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Mombasa’s Fort Jesus could soon fall into the sea, warns agency

By Philip Mwakio | August 5th 2015
Sea view of the historical Fort Jesus in Old town, Mombasa County. The National Museums of Kenya wants Sh100 million to construct a seawall around the fort. [PHOTOS: MAARUFU MOHAMED AND FILE/STANDARD]

MOMBASA: Over Sh100 million is required to safeguard the foundation of the historical Fort Jesus Museum.

According to the National Museums of Kenya (NMK), the cliff on which the fort stands is slowly being eroded by sea waters.

NMK wants to use the money to erect a wall to prevent the waters from reaching the museum’s foundation.

NMK Museums and Monument Assistant Director (coastal region) Athman Hussein, expressed fears that if a sea wall barrier is not constructed, the fast rising sea water levels will erode the underneath layer and expose the historical site to danger of collapsing.

Fort Jesus was built in 1591 by the Portuguese who had seized control of the East African coast, as base to wade off the Omani invaders from Mombasa. It was also used as a prison.

The Omani, however, captured the coastal town in 1698 after a three year siege. Colonial British authorities later declared the former prison a historical monument.


Classified under the Unesco World Heritage site, Fort Jesus, just like other monuments built by the Portuguese in Malindi and other parts of the East African coast, has fallen into disrepair and is hreatened by the erosion by the sea waters.

Making the appeal for the money, NMK announced that the Fort requires urgent measures to protect it from disintegrating into the Indian Ocean.

“Already, a large part of the area bordering the fort on the sea side and which is atop a hanging cliff is loosely chipping off,” said Mr Hussein.

He noted that after many years of sea wave action against the rocky surface, it is important that some form of artificial barrier was required if the site was to be safe.

Hussein said a huge hole that is on one side of the cliff, just before the ocean, is a threat to the site’s stability.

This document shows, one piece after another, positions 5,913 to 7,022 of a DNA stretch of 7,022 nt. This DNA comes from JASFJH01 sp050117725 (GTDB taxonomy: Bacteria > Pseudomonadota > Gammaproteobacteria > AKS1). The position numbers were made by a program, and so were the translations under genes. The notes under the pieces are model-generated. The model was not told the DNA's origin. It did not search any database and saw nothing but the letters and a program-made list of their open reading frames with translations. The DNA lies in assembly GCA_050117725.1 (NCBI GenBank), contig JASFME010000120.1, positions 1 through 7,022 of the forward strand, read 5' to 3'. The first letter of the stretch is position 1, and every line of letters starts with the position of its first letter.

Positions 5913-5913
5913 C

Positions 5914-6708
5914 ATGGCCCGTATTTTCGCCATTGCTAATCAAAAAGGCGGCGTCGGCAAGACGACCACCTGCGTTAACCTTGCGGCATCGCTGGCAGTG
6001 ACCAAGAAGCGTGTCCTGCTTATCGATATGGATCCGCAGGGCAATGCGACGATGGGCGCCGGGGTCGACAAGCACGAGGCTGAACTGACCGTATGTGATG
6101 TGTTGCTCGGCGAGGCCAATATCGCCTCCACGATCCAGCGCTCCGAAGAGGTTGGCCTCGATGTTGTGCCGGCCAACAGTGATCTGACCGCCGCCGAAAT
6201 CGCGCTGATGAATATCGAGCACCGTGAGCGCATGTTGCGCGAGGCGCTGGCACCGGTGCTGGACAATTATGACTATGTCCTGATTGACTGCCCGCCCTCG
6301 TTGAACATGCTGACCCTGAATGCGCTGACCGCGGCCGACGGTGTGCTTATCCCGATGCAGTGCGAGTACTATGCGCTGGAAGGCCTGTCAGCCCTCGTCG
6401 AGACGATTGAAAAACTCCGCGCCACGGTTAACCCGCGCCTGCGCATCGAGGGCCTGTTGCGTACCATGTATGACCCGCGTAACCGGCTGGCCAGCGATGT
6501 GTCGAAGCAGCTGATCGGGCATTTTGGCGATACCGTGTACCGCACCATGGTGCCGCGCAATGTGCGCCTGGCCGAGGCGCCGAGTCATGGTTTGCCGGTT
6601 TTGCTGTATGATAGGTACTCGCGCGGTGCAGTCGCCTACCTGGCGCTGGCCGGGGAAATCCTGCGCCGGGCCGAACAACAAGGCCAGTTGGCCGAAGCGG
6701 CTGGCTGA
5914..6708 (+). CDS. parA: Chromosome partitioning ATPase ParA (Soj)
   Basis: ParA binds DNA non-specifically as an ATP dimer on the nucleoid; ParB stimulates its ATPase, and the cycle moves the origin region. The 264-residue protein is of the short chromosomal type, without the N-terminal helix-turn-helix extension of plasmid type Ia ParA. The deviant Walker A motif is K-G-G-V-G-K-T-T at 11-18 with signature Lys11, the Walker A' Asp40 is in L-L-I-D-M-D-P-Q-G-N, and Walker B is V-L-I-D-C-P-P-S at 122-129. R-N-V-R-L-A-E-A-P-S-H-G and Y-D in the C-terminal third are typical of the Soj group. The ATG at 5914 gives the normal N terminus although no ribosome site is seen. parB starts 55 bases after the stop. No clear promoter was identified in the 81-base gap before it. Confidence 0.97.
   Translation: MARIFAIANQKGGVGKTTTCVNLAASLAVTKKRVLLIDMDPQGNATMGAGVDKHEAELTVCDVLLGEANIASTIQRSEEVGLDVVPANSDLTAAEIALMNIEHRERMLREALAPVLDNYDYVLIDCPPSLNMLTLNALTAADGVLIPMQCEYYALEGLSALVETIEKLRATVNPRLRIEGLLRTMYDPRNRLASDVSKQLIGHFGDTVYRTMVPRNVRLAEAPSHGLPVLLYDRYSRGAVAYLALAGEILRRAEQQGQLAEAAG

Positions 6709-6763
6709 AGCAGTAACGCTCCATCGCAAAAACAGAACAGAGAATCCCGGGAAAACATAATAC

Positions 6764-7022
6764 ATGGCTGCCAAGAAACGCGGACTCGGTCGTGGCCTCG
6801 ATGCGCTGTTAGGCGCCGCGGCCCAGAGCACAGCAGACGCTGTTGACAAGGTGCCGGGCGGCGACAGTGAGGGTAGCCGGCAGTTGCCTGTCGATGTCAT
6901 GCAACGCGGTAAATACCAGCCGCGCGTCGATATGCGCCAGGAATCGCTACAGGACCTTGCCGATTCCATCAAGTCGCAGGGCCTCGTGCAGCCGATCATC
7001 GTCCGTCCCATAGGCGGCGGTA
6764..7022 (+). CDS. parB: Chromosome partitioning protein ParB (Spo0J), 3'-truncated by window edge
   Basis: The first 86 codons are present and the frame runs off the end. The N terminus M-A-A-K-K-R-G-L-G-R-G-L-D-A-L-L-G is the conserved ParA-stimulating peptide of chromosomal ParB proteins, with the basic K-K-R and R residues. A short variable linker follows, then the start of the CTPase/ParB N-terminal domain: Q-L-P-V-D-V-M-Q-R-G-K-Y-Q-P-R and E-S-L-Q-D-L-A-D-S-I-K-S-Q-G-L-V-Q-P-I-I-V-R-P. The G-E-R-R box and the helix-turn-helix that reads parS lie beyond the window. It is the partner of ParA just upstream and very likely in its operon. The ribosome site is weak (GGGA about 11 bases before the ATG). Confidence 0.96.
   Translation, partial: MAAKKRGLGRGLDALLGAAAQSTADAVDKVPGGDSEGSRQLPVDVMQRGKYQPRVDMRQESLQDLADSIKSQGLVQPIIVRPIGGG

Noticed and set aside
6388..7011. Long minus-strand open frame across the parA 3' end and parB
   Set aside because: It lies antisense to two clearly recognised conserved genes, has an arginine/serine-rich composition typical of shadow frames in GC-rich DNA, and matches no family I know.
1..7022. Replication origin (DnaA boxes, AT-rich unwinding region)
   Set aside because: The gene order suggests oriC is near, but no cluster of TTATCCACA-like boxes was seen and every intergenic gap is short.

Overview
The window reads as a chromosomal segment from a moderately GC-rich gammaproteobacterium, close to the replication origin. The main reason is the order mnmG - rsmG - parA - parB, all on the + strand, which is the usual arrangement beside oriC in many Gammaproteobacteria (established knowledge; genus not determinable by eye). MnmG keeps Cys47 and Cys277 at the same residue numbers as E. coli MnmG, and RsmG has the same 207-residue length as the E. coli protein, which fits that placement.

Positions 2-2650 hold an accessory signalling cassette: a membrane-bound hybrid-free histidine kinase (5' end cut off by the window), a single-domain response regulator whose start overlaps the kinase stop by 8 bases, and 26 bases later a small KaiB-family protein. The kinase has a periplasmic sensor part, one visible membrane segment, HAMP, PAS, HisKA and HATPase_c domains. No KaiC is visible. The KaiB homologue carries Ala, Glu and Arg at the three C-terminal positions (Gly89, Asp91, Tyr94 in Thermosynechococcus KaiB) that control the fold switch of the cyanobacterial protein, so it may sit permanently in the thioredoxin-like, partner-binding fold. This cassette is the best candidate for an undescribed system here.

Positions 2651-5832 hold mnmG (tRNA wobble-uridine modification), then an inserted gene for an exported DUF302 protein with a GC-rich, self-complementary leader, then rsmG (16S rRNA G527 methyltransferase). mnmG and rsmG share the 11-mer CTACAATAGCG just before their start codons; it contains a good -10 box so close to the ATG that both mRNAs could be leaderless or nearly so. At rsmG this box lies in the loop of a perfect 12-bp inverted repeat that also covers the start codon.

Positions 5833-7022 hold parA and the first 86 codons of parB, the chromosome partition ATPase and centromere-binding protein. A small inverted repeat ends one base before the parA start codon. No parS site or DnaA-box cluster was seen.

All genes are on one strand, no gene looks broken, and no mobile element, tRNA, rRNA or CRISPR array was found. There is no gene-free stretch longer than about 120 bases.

“We shall be floating a tender to invite contractors to carry out work to put up a sea wall,” he said.

The area is noted for its windswept landscape, constantly shifting sands and eroding coastline. Years of erosion has brought the Indian Ocean waters too close to the monument.

Hassan noted that apart from Fort Jesus Museums, another coastal monument of immense historical importance located in Malindi that also faces sea erosion is the Vasco Da Gamma Pillar.


The cross surmounting the pillar was tested a few years ago and found to be made of Lisbon limestone.

The Vasco da Gama pillar attracts thousands of local and international visitors, and is also regarded as a landmark for Malindi.

Hussein said as a result of the strong sea waves, the coral rock has cracked, right in the middle on the ocean side and can break any time and disappear into the ocean.

Some huge coral blocs have already broken and are now on the sea bottom.

Only a small strip remains where the the pillar still stands on.

He disclosed that NMK has set aside Sh50 million to carry out works to stabilise the Da Gamma pillar.

The planned renovations come at a time when NMK Director General Mzalendo Kibunjia had revealed that the agency has a debt of Sh800 million and was on the verge of insolvency.

During a meeting with the Public Investment Committee, Dr Kibunjia said NMK has perennial poor record-keeping, which has resulted in numerous queries by the Auditor General.

“We are facing unprecedented problems. Unless we get a rescue package, we will be on our knees soon,” Kibunjia told the committee chaired by Eldas MP Adan Keynan.

He said some of the donors the parastatal used to rely on to manage historical sites and fund projects have withdrawn due to financial mismanagement.

He said some historical sites require urgent maintenance, adding that Fort Jesus, which requires Sh100 million for renovation was allocated Sh20 million. “Fort Jesus is almost going into the ocean,” Kibunjia told the MPs.

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